The Scottish Isles - The Many Charms of their History and Heritage
- Visit the Shetland Islands, Orkney Islands, and Inner and Outer Hebrides
- Learn the history of the Scottish clans as we explore ancient abbeys and castles
- Enjoy a private visit of Duart Castle on the Isle of Mull hosted by the clan chief
- Engage in bird and wildlife spotting throughout, especially in St. Kilda and Fair Isle
- Expedition cruise in a cabin of your choice
- Breakfast, lunch and dinner including beverages (house beer and wine, sodas, and mineral water) in restaurant Aune
- Complimentary tea and coffee
- Complimentary Wi-Fi onboard. Be aware that we sail in remote areas with very limited connection. Streaming is not supported.
- Complimentary reusable water bottle to use at water refill stations onboard
- English-speaking Expedition Team who organize and accompany activities onboard and ashore
- Range of included excursions
- Experts on the Expedition Team deliver in-depth lectures on a variety of topics
- Use of the ship’s Science Center which has an extensive library and advanced biological and geological microscopes
- Citizen Science program allows guests to assist with live scientific research
- Professional onboard photographer gives top tips and tricks for the best landscape and wildlife photos
- Use of the ship’s hot tubs, panoramic sauna and indoor gym
- Informal gatherings with the crew such as daily recaps and preparation for the day to come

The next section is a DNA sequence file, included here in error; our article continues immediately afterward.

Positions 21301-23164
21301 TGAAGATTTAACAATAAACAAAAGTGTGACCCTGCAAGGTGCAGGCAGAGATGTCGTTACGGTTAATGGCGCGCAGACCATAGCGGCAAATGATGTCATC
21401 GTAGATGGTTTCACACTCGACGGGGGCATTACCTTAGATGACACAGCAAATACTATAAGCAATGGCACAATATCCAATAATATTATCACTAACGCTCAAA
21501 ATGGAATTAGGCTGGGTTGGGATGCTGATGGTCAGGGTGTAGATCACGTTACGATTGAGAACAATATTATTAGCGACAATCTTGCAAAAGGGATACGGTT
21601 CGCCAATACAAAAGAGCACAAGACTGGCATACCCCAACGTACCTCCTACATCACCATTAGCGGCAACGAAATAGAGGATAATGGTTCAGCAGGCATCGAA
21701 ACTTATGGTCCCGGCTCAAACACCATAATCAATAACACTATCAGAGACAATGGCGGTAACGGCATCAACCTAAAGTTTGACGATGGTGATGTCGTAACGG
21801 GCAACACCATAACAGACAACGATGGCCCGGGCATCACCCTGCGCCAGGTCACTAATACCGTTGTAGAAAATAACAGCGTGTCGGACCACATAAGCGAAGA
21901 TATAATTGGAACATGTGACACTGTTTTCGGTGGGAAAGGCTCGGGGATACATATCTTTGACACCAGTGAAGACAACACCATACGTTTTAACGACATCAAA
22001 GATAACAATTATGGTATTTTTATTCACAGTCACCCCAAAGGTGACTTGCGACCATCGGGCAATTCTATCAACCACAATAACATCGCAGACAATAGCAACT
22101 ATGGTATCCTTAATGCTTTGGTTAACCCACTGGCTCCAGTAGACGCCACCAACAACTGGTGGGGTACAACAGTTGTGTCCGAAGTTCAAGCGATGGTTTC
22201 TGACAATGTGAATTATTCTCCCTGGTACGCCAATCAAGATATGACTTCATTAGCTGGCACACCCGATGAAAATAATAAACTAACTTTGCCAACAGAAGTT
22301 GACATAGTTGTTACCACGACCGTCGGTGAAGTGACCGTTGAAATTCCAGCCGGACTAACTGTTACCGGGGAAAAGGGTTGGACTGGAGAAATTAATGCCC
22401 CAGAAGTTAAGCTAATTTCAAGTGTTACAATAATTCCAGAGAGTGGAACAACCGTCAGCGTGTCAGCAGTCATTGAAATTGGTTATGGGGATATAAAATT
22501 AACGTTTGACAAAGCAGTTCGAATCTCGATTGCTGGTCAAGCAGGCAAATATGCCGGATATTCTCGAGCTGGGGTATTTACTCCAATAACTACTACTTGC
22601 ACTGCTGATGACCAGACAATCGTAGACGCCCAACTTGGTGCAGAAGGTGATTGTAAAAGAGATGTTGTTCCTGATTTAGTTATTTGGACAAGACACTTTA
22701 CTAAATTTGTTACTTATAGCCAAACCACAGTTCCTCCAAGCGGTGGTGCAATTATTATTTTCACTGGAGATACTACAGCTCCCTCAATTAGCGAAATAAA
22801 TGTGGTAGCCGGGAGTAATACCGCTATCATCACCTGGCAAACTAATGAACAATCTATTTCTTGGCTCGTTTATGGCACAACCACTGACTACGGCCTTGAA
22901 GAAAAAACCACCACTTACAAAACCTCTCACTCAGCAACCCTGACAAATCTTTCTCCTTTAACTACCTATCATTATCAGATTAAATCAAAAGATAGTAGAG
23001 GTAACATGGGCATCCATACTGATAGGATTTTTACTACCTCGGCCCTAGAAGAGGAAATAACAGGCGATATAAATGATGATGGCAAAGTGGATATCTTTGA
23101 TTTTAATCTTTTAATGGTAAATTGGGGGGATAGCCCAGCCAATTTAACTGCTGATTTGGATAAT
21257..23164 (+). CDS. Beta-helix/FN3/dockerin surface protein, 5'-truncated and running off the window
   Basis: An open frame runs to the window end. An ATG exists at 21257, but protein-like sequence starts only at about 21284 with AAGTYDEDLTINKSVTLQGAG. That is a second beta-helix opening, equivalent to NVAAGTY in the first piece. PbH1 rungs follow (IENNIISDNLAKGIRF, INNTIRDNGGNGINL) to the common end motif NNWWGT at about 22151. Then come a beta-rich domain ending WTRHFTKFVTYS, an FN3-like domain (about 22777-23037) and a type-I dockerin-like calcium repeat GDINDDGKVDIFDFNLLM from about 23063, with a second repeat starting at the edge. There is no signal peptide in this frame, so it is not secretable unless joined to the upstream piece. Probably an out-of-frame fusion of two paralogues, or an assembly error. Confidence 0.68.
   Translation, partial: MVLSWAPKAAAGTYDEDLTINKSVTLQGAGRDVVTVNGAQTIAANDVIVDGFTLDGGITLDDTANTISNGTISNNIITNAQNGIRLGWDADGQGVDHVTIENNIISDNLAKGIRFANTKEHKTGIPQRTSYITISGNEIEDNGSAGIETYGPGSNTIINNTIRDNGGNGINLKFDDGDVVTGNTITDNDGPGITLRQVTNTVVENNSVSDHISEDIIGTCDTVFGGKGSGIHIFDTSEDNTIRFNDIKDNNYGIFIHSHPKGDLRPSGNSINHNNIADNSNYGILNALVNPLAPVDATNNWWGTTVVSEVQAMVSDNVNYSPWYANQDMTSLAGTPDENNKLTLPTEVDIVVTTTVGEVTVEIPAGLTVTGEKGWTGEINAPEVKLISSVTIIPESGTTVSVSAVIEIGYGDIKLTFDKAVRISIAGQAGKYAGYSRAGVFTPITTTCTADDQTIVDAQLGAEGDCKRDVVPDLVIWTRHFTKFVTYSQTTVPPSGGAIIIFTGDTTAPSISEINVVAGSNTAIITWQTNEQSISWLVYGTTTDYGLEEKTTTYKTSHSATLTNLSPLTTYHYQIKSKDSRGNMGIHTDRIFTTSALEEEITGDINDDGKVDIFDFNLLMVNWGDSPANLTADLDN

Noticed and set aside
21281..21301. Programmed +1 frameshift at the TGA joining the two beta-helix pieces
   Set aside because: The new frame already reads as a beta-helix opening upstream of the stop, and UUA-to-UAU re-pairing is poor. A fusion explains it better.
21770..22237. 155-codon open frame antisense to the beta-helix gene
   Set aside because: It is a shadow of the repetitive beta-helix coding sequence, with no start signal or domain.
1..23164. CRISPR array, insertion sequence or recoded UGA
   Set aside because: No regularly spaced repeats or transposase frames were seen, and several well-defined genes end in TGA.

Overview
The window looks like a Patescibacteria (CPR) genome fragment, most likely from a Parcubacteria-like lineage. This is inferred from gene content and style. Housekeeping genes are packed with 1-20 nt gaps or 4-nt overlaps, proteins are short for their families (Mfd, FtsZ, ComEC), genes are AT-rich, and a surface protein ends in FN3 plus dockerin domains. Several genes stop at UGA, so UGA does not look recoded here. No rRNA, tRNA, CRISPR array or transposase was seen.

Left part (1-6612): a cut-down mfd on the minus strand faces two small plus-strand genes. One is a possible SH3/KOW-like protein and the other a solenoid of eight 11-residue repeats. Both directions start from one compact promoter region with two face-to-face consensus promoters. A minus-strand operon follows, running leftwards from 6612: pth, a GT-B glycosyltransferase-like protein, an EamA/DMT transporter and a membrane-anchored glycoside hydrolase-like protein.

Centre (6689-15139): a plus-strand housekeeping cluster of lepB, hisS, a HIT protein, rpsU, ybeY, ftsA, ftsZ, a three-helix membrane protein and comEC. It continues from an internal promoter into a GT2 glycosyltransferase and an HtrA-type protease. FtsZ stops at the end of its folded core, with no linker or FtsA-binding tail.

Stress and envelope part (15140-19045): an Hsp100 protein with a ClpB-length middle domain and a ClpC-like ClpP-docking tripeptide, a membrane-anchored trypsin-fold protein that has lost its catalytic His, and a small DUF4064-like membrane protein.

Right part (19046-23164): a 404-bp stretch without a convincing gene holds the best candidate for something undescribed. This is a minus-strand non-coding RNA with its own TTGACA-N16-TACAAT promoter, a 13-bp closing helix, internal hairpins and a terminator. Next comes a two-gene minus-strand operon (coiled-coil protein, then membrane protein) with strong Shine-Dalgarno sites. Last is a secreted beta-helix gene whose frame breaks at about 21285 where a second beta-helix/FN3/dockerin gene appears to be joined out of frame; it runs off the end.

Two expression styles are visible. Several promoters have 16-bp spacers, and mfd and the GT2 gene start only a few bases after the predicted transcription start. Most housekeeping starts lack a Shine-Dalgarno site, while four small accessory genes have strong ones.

- Escorted landings with small expedition boats
- Loan of boots, trekking poles, and all equipment for activities
- Complimentary wind and water-resistant expedition jacket
- Expedition photographers help with your camera settings before landings
- International flights
- Travel protection plan
- Luggage handling
- Optional shore excursions with our local partners
- Optional small-group activities with our Expedition Team
- All planned activities are subject to weather and ice conditions
- Excursions and activities are subject to change
- Please ensure you meet all visa entry requirements
- No gratuities expected
City of Seven Mountains - Bergen, Norway
Visit the fish market and stroll through Bergen´s historic harbor area, fronted by wooden houses dating back as far as the 1300s. You can also take a trip up nearby Mount Fløyen via funicular tram. Enjoy views over the city and surrounding mountains, and even spot your expedition ship, MS Spitsbergen, docked below.